Information about Forest School
Forest School is an inspirational process that offers ALL learners regular opportunities to achieve, develop confidence and self-esteem, through hands-on learning experiences in a woodland or natural environment with trees. Forest School is a specialised learning approach that sits within and complements the wider context of outdoor and woodland education. (Forest Schools, 2012)
What is Forest School ?
At Forest School all participants are viewed as:
- equal, unique and valuable
- competent to explore & discover
- entitled to experience appropriate risk and challenge
- entitled to choose, and to initiate and drive their own learning and development
- entitled to experience regular success
- entitled to develop positive relationships with themselves and other people
- entitled to develop a strong, positive relationship with their natural world
This learner-centred approach interweaves with the ever-changing moods and marvels, potential and challenges of the natural world through the seasons to fill every Forest School session and programme with discovery and difference. Yet each programme does also share a common set of principles, aimed at ensuring that all learners experience the cumulative and lasting benefits that quality Forest School offers.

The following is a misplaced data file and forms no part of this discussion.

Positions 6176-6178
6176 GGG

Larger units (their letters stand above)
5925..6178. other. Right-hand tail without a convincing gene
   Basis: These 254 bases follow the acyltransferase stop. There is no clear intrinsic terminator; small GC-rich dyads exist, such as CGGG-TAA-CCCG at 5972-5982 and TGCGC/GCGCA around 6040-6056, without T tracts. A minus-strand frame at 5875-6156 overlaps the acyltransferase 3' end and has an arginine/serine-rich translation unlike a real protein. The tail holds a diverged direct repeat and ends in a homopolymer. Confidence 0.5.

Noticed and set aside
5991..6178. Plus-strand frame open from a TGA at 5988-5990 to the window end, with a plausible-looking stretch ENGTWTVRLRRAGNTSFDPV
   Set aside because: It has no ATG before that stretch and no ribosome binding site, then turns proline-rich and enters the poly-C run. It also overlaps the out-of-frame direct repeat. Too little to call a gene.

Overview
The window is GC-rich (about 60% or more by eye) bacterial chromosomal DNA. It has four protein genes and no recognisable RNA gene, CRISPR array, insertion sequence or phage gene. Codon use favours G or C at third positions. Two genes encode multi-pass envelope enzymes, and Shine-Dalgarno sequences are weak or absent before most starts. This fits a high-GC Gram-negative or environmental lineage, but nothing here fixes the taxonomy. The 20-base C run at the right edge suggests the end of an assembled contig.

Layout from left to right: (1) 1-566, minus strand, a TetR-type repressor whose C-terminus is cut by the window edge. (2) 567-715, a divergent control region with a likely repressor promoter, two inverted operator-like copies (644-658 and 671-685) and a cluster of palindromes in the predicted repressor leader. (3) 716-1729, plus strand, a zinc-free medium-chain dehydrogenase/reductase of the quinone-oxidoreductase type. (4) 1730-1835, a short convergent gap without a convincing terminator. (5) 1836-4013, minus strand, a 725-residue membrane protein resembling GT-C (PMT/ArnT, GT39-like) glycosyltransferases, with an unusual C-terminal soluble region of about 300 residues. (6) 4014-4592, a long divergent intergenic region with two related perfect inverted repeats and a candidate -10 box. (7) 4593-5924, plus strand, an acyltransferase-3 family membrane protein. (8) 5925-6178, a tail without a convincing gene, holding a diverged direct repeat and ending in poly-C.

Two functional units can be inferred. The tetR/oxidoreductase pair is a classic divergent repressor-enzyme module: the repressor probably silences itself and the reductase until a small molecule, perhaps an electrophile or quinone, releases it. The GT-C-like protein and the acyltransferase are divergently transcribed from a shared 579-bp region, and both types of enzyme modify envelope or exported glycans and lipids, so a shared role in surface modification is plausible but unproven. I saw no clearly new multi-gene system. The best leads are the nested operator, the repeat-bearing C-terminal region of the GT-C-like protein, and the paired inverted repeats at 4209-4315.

The ethos of Forest School is based on a fundamental respect for children and young people and for their capacity to instigate, test and maintain curiosity in the world around them. It believes in children’s right to play; the right to access the outdoors (and in particular a woodland environment); the right to access risk and the vibrant reality of the natural world; and the right to experience a healthy range of emotions, through all the challenges of social interaction, to build a resilience that will enable continued and creative engagement with their peers and their potential.
Forest School is based more on the process of learning than it is on the content – more on the ‘how’ than the ‘what’. This means that genuine Forest School practice steps boldly out of the shadow and limitation of ‘planned activities’ and ventures collaboratively into the realms of the unplanned, unexpected and ultimately unlimited. Children and young people are given encouragement to direct their own learning – this often requires catalysing on the part of the Forest School leader either through stimulating play in the outdoors or through ‘scaffolding’ a child’s learning, but mostly through simply observing how children are in the outdoors.
Significantly, and on many levels, a woodland environment is central in supporting this very dynamic approach to learning: the passage of time, from the changing of the seasons, to the contemplation of an ancient tree; the dynamic nature of an outdoor environment – an infinite source of smells, textures, sounds and tastes; a range of visual stimuli from near to far, high to low, very big to very small; and the infinite layers of historical, cultural, spiritual and mythological significance that speak of our deep relationship with trees and woodland through the ages.